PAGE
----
If you follow Against The Grain on Facebook, you may have seen my recent post sharing Joshua Nite's article about empathetic content. How to write it, why you should, and all that other good stuff. It was an interesting article and very well written. I loved the examples he included and there is a lot of power in empathy, especially when it comes to content.
Furthermore, there is a bounty of great, free information on the internet. I'm very thankful for all the professionals who contribute to that. But here's the thing, far too often as business owners, we try to soak up all of it and force it into our business model. We all want a quick fix to success, a fast track to more sales, and it's easy to believe you'll get that by following marketing trends.
Are we wrong in wanting that? No.
Will we get what we want by chasing trends? Probably not.
So here's a fun and quick activity that every small business can do to break the cycle of chasing after trends and sharpen the focus of their marketing strategy. I understand some small businesses may have never even considered writing a marketing plan. You definitely should in some capacity but, for now, this will give you some direction.
- Think of your small business as a person.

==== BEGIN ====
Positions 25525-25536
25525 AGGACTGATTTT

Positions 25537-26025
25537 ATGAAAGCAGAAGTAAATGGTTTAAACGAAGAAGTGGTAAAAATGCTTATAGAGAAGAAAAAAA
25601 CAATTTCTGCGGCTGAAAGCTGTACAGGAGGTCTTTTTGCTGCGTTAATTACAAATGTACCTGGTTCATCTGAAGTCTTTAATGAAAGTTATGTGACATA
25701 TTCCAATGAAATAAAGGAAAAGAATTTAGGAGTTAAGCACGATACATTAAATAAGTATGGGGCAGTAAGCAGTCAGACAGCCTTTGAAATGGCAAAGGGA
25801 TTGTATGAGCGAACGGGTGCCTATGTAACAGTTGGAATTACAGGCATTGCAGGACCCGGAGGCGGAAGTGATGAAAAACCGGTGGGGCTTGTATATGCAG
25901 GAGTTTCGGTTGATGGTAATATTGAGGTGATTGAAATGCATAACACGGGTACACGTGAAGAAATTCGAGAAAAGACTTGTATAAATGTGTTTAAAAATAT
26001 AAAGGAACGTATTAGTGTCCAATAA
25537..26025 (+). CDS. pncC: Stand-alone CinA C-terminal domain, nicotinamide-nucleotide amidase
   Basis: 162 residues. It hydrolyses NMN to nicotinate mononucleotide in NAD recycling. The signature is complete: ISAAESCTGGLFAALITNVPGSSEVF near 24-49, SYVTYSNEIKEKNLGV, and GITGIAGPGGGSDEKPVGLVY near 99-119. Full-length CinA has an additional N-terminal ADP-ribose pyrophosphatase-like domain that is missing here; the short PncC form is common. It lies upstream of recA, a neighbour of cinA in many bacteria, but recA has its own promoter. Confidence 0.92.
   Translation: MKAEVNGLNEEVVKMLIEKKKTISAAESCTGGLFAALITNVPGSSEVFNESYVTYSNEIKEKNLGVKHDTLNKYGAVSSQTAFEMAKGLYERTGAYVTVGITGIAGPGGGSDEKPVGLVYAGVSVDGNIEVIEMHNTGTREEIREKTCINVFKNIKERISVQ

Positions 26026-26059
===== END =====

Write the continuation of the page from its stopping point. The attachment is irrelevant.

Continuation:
- Come up with three to five words that truly capture the personality of that person.
- Make the words as specific and unique to your business as possible. The more specific and well thought out the words are, the better your focus will be.
It may help to consider your unique selling points at this time. I even like to go as far as picturing an image of this person in my head or sketching them out. Create a business bitmoji maybe? Give them a name!
My business personality is very close to my own personality, and that may be the case for many small business owners, but have you ever thought about that realistically and wrote it down somewhere?
Here I go. If my marketing agency was a person, I would want my friends (potential customers) to see me as:
Now you go.
Once you have those words down (and maybe a picture), get them in a place where they can easily be seen every day as you work. Anytime you make a marketing decision, refer to those words and that personality. Ask yourself things like:
"Would Samantha post that on social media?"
"Would Samantha want to be featured in that magazine? Are her friends (potential customers) reading that magazine?"
As always, there is much more we could talk about regarding brand personality and how small businesses can achieve a focused strategy. If you want to go down that rabbit hole, I'll join you. Just let me know.
If you went through the steps above and your "person" has a name, share it with everyone in the comments.